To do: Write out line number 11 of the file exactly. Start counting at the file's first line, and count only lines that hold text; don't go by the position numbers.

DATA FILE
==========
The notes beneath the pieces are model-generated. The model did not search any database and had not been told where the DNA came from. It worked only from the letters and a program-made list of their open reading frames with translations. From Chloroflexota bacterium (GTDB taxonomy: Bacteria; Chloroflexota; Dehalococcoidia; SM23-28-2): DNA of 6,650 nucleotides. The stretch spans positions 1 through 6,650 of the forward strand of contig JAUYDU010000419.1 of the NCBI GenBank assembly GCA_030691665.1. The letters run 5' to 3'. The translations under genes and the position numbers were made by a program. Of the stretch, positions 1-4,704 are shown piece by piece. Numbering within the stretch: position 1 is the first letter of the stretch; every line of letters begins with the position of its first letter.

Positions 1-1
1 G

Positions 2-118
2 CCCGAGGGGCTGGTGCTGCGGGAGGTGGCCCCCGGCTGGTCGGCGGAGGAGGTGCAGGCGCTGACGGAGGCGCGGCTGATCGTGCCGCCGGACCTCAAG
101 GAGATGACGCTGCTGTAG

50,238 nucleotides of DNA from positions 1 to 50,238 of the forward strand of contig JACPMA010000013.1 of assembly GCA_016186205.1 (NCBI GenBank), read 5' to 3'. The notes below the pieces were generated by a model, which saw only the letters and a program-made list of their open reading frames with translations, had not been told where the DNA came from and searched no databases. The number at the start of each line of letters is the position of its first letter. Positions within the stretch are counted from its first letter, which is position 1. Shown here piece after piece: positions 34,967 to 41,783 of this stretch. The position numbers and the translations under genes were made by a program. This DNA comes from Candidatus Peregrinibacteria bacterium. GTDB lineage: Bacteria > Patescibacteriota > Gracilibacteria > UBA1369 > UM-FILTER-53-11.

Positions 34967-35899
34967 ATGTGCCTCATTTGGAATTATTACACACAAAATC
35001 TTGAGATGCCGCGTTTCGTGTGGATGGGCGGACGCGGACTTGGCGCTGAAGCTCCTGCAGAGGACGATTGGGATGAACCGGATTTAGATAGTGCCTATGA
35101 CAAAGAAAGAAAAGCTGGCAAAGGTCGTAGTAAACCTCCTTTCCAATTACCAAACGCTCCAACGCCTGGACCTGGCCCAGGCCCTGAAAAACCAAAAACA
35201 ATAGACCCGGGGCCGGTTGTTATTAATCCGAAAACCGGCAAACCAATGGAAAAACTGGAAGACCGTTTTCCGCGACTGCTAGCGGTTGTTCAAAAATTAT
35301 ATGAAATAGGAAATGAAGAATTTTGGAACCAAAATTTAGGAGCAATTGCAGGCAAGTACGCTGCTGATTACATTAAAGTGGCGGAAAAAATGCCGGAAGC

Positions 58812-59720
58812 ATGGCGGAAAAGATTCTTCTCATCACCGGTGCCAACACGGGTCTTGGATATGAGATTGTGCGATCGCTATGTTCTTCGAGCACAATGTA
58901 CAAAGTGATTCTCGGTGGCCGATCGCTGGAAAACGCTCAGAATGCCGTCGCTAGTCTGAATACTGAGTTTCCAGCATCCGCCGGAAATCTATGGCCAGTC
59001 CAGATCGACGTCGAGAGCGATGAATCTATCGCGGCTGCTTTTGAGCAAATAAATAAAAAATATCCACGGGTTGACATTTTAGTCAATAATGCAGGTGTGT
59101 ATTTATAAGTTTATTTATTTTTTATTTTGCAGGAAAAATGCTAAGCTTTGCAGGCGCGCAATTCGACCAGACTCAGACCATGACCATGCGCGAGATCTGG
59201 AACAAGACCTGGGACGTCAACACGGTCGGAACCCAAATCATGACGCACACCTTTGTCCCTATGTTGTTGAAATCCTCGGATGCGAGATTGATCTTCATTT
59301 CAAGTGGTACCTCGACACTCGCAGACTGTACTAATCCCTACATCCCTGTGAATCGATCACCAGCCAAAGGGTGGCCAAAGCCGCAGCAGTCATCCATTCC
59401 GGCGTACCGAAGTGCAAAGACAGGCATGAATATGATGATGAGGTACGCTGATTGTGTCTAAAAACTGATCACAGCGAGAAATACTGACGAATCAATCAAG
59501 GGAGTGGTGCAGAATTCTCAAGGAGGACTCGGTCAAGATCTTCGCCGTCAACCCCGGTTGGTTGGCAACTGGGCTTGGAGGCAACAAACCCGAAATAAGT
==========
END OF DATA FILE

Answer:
35101 CAAAGAAAGAAAAGCTGGCAAAGGTCGTAGTAAACCTCCTTTCCAATTACCAAACGCTCCAACGCCTGGACCTGGCCCAGGCCCTGAAAAACCAAAAACA